Home OPINIONS Enabling private sector to catalyze Kenya’s blue economy

Enabling private sector to catalyze Kenya’s blue economy

The 10th Devolution Conference in Kenya marked a significant milestone in the nation’s history, bringing together leaders and development stakeholders from all 47 counties.

As Kenya reflects on the profound changes brought about by devolution over the past decade, it becomes clear that the private sector has strategically participated in shaping this new landscape.

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Collaborative Private Sector Engagement

Devolution has emerged as a propellant for Kenya towards elevated development across various dimensions. Local governments and communities, once marginalized within a centralized system, have experienced a surge in decision-making autonomy and access to resources. This empowerment has facilitated their engagement with the private sector, enabling collaborative efforts to address previously neglected needs and foster tailored development initiatives.

The distribution of resources at the county level has also been instrumental in rectifying historical disparities and directing investments into key sectors such as infrastructure, education, and healthcare. As decision-making is brought closer to the people, the private sector’s involvement has reinforced political accountability and transparency and allowed it to become an active partner in realizing community aspirations. This participatory approach has not only given a voice to the previously unheard, but also paved the way for gender-responsive mechanisms to be integrated into county development strategies.

The Devolved and Inclusive Blue Economy

One promising area highlighted during the Devolution Conference was the Blue Economy space. The sector encompasses a wide range of economic activities related to oceans, seas, lakes, and rivers. It also represents a dynamic sector that includes fisheries, aquaculture, maritime transportation, renewable energy, and more.

With its potential to generate jobs, boost local economies, and contribute to sustainable growth, it aligns closely with the objectives of both devolution and private sector engagement. Importantly, the Blue Economy also presents an avenue for promoting gender equality and women’s empowerment.

As women’s participation in the formal economy continues to grow, the Blue Economy offers a unique platform for their engagement in roles ranging from fisherwomen and aquaculture workers to professionals in marine conservation and research. Moreover, the sector’s cross-cutting nature provides opportunities for women entrepreneurs to establish businesses in various sub-sectors, further contributing to economic diversification.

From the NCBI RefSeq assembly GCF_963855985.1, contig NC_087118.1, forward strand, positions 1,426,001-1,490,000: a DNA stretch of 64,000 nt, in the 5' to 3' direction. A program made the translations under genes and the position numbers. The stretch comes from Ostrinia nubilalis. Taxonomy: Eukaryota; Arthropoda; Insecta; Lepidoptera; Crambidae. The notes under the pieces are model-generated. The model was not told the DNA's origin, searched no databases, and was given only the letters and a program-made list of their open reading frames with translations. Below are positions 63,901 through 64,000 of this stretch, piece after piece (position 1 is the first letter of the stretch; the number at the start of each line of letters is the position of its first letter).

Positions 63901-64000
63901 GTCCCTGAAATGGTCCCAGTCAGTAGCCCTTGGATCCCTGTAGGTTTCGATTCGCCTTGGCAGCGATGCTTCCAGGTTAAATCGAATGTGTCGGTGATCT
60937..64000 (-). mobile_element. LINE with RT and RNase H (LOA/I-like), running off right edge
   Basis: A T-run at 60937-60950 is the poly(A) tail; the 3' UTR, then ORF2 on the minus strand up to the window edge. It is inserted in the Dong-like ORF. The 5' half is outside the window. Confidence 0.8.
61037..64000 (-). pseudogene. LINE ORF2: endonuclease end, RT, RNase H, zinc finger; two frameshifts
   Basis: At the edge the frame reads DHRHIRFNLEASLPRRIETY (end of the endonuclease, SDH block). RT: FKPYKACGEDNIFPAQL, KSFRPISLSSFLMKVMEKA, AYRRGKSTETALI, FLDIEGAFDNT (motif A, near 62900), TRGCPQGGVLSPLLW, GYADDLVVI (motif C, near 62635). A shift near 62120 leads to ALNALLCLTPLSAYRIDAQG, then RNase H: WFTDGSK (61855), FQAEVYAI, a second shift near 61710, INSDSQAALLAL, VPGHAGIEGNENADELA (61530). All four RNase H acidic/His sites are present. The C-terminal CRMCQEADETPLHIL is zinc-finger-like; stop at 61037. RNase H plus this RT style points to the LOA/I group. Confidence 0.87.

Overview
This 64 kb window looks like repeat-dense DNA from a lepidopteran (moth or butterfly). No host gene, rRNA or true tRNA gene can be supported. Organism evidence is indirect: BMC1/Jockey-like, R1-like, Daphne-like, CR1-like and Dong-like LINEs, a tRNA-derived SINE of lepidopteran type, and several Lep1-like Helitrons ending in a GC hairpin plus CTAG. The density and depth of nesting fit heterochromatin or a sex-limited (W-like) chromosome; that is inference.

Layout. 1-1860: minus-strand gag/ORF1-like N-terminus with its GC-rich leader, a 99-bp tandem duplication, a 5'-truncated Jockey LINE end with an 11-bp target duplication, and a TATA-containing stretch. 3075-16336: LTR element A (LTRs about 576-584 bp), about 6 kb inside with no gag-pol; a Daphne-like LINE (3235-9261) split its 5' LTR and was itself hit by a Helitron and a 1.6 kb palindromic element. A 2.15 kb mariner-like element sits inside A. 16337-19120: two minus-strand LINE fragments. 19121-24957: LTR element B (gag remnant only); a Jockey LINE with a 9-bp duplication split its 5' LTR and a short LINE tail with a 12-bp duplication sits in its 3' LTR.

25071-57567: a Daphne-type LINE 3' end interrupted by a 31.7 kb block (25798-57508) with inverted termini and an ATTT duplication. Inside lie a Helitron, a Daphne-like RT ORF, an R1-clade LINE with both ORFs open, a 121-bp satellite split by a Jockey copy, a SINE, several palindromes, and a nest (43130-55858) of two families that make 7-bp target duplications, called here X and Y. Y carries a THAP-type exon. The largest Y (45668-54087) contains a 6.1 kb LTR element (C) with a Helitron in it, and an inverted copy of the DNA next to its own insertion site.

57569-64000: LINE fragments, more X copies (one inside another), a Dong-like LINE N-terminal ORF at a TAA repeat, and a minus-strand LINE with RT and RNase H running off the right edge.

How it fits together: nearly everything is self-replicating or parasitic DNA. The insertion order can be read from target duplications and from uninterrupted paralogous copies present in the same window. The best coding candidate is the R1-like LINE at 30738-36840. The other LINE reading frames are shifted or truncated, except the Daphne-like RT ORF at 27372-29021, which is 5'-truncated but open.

Challenges and Solutions

Despite Kenya’s advancements in devolution, the blue economy sector faces a myriad of challenges such as uncoordinated development, climate change impacts, depleting fish populations, and inadequate infrastructure. These issues, particularly in Kenya, have been exacerbated by fragile comprehensive policies and regulations governing marine resources, thus disproportionately affecting marginalized groups, including women and youth.

Recently, the Government of Kenya launched a blue economy strategic plan (2023-2027), and the plan included a structure to encourage the specialization required to support sustainable management and development of fisheries, aquaculture, and the blue economy in the country. The structure also took into consideration the devolved structure of government and acknowledged the role of County Governments in the blue economy sector.

Public-private partnerships (PPPs) have also remained pivotal in driving growth and sustainability within the blue economy. For example, initiatives such as the AECF’s Investing in Women in the Blue Economy Kenya (IIW BEK), supported by Global Affairs Canada and private sector stakeholders, exemplify how private sector engagement can facilitate financial access, inclusion, and profitability in the blue sector.

The private sector’s strength lies in its ability to finance and drive innovation, factors crucial for the sustainable management of the blue economy. Through research and development initiatives, companies can create advanced technologies that contribute to responsible resource management and reduced environmental impact. For instance, advancements in marine biotechnology can lead to the discovery of new pharmaceuticals and bioproducts, while innovations in aquaculture systems can address the growing demand for seafood without depleting natural fish stocks.

Moreover, the private sector’s involvement in conservation efforts is paramount. Sustainable management of marine resources and the preservation of marine ecosystems are essential components of a thriving blue economy. By combating illegal fishing, protecting coral reefs, and promoting responsible tourism, the private sector can actively contribute to the preservation of Kenya’s rich marine biodiversity.

Through collaboration with local communities, the private sector can promote capacity-building initiatives, knowledge transfer, and skill development. Supporting small-scale fishers and advocating for fair trade practices can empower marginalized communities, creating a more equitable distribution of benefits from the blue economy.

By addressing existing challenges, implementing comprehensive policies, and promoting inclusive partnerships, the country can position itself as a global leader in sustainable blue economy development. The journey ahead requires a united effort, with government and private sector leaders working hand in hand to propel Kenya’s blue economy toward a brighter and more prosperous future.

Victoria Sabula is the Chief Executive Officer, Africa Enterprise Challenge Fund

Victoria Sabula
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